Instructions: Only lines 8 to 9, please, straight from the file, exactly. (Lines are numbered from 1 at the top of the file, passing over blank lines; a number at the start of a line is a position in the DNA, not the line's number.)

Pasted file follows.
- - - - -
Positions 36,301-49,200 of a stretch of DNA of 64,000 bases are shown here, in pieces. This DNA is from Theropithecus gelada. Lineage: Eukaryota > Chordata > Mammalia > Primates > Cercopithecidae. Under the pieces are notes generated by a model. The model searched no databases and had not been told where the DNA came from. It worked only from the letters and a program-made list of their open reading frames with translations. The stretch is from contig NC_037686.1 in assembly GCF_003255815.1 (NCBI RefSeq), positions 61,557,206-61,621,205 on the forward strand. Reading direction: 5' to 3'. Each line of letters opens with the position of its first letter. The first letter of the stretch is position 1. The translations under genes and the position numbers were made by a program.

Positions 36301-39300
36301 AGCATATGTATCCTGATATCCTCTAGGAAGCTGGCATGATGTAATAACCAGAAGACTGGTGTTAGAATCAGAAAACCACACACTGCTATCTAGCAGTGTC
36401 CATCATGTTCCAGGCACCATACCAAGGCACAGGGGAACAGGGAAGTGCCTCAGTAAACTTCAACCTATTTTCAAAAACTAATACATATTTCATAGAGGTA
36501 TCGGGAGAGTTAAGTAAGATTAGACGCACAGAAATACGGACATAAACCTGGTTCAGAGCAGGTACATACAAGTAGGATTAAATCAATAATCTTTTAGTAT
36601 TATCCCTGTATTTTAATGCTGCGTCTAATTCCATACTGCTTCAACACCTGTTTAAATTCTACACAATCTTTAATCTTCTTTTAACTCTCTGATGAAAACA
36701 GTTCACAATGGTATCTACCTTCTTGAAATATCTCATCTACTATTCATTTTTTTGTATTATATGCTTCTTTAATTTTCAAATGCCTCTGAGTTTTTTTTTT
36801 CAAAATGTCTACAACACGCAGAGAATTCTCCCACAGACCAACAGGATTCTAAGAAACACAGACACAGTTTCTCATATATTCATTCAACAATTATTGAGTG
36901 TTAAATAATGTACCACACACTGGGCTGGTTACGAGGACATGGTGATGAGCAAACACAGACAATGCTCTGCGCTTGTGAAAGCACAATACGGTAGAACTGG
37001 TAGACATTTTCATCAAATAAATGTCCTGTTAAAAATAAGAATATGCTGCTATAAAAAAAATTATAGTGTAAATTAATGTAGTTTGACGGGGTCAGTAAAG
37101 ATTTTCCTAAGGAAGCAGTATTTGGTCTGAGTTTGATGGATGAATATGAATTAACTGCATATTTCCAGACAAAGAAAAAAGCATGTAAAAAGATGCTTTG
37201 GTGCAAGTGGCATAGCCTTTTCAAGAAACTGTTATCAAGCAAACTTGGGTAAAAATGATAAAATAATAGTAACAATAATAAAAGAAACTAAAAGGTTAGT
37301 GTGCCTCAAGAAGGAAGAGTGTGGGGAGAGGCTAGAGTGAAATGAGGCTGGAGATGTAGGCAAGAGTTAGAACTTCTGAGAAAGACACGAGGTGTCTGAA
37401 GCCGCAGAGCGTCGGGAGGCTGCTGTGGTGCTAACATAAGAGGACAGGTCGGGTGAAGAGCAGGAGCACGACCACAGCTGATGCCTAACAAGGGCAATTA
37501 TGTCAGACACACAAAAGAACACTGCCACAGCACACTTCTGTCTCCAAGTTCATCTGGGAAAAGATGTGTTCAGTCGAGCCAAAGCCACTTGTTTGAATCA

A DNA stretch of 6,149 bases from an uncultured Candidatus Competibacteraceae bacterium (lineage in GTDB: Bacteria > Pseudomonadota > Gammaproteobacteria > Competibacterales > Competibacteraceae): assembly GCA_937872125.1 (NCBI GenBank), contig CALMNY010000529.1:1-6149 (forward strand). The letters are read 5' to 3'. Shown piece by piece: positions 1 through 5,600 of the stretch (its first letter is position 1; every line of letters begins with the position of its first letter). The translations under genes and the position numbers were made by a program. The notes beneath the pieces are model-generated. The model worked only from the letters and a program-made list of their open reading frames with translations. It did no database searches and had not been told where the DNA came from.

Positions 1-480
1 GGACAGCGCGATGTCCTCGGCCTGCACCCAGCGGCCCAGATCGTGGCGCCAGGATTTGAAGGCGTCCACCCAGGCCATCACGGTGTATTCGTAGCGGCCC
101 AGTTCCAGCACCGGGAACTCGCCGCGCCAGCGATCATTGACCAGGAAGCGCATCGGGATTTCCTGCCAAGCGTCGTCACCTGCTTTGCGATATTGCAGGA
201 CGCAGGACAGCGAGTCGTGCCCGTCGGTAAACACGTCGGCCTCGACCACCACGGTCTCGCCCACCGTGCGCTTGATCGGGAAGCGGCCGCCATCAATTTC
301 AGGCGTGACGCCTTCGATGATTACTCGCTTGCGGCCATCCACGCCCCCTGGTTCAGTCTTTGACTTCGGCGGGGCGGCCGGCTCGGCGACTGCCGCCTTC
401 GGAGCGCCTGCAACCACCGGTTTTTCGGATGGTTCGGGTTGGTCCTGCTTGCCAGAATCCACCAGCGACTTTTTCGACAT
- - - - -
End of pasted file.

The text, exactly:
36801 CAAAATGTCTACAACACGCAGAGAATTCTCCCACAGACCAACAGGATTCTAAGAAACACAGACACAGTTTCTCATATATTCATTCAACAATTATTGAGTG
36901 TTAAATAATGTACCACACACTGGGCTGGTTACGAGGACATGGTGATGAGCAAACACAGACAATGCTCTGCGCTTGTGAAAGCACAATACGGTAGAACTGG